When guilt becomes unbearable, we may protect ourselves through anger and blame others for how we feel.
Self-critical thinking and depression go together. We believe that our problems are all our fault. We criticise ourselves because at the very least we feel as if we are in control and can manage our guilt. Being criticised by others is outside of our control and is worse because we then experience our raw guilt.
"Self-forgiveness might involve writing about how and why it is hard to forgive."
Self-criticism starts early. If our parents convinced us that there was something wrong with us, we believed them. After all they represented authority and whoever has authority always speaks the truth. Self-criticism, guilt and anger trap us. We may express them as rules such as “don’t express your feelings”. In CBT we try to tackle the rules. We try to put aside the rules in the knowledge that experiencing guilt, forgiving ourselves and letting go is more helpful.
In the film The Mission, Robert de Niro’s character Rodrigo kills his brother in a fit of anger. His rules keep him imprisoned him in a state of frozen guilt. He is unable to move on. Jeremy Irons, as Jesuit priest Gabriel, helps him break those rules. In doing so he experiences the full rawness of his guilt. His guilt is represented by the bag of weaponry he has used to kill others as well as his brother. He drags this bag through the jungle. When he lets go of the bag, he lets go of his past. He is forgiven and moves on with his life.
Anger is the opposite side of the coin from guilt. When guilt becomes unbearable, we may protect ourselves through anger, blaming others for how we feel. In doing this we will - as Paul Gilbert states in Compassion Focussed Therapy - keep ourselves imprisoned. We cannot move on. A technique he suggests is to write a letter (we do not send) to those who may have been harsh to us in the past. The contents of the letter will vary depending on the person. It simply needs to identify what will be helpful at that moment in time in helping to let go of the emotion. Self-forgiveness might mean writing about how and why it is hard to forgive.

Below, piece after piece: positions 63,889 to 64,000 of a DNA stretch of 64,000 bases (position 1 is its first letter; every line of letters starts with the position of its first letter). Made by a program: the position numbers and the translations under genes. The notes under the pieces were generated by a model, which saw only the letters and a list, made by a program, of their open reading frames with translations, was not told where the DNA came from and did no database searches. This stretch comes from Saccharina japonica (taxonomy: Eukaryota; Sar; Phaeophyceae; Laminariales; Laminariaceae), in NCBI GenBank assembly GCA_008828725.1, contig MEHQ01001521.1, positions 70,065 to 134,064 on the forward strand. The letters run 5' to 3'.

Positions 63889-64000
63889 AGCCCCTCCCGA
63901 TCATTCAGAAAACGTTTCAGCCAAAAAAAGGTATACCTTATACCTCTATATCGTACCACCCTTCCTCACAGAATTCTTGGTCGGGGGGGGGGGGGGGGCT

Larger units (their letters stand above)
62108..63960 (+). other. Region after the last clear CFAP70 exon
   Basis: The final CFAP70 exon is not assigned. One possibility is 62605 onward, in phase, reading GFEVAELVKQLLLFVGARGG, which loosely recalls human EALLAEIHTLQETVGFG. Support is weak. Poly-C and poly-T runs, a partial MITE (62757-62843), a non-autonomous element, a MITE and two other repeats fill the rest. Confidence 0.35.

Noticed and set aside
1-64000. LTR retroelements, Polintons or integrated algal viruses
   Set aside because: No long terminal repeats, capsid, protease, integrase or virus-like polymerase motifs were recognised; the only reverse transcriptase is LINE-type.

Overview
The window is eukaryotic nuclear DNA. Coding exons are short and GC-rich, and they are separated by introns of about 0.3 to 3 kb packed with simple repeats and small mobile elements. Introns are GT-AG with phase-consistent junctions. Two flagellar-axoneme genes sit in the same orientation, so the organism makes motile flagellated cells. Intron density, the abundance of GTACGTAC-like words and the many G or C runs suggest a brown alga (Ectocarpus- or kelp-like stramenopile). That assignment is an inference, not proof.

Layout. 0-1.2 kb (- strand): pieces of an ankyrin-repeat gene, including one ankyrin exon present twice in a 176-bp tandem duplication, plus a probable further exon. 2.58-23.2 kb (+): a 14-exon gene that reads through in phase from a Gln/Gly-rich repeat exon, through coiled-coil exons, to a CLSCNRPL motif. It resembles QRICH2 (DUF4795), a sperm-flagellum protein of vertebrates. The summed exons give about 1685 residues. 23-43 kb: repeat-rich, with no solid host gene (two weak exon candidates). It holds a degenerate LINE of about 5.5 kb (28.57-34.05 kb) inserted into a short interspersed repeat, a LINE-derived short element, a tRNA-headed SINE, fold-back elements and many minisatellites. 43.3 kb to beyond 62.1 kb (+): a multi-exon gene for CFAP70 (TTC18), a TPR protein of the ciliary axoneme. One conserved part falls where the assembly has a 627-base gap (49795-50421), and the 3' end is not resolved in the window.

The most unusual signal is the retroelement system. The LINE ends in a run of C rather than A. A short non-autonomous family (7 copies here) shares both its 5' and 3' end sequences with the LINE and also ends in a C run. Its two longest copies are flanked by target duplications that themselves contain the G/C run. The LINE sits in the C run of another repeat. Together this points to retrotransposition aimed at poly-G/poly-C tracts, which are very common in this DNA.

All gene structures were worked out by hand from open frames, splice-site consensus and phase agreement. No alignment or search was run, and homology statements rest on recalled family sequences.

Why is forgiveness important?
This is a different idea of forgiveness from what most people think. Forgiveness does not mean letting people off the hook or liking them. It is about letting go of feelings of anger and guilt in order to stop our current depression from becoming our future one. As Frank McCourt, an author, states, holding onto anger is like taking a poison and hoping that the perpetrator dies.
The philosopher Hannah Arendt reminds us how forgiveness is helped by remembering the role of luck in our lives. Because luck means being born into situations and families we did not choose, it was never really “our fault” in the first place. She says that although, the past is irreversible, we can try to work towards a different future. In CBT we plan SMART goals which are helped by people working towards their values. It is not risk free because we can never know the consequences of our actions. However, as Arendt says, doing this helps us to set up islands of security in the ocean of the future. It is the best we can do.
Michael O'Sullivan is a cognitive behavioural therapist and author.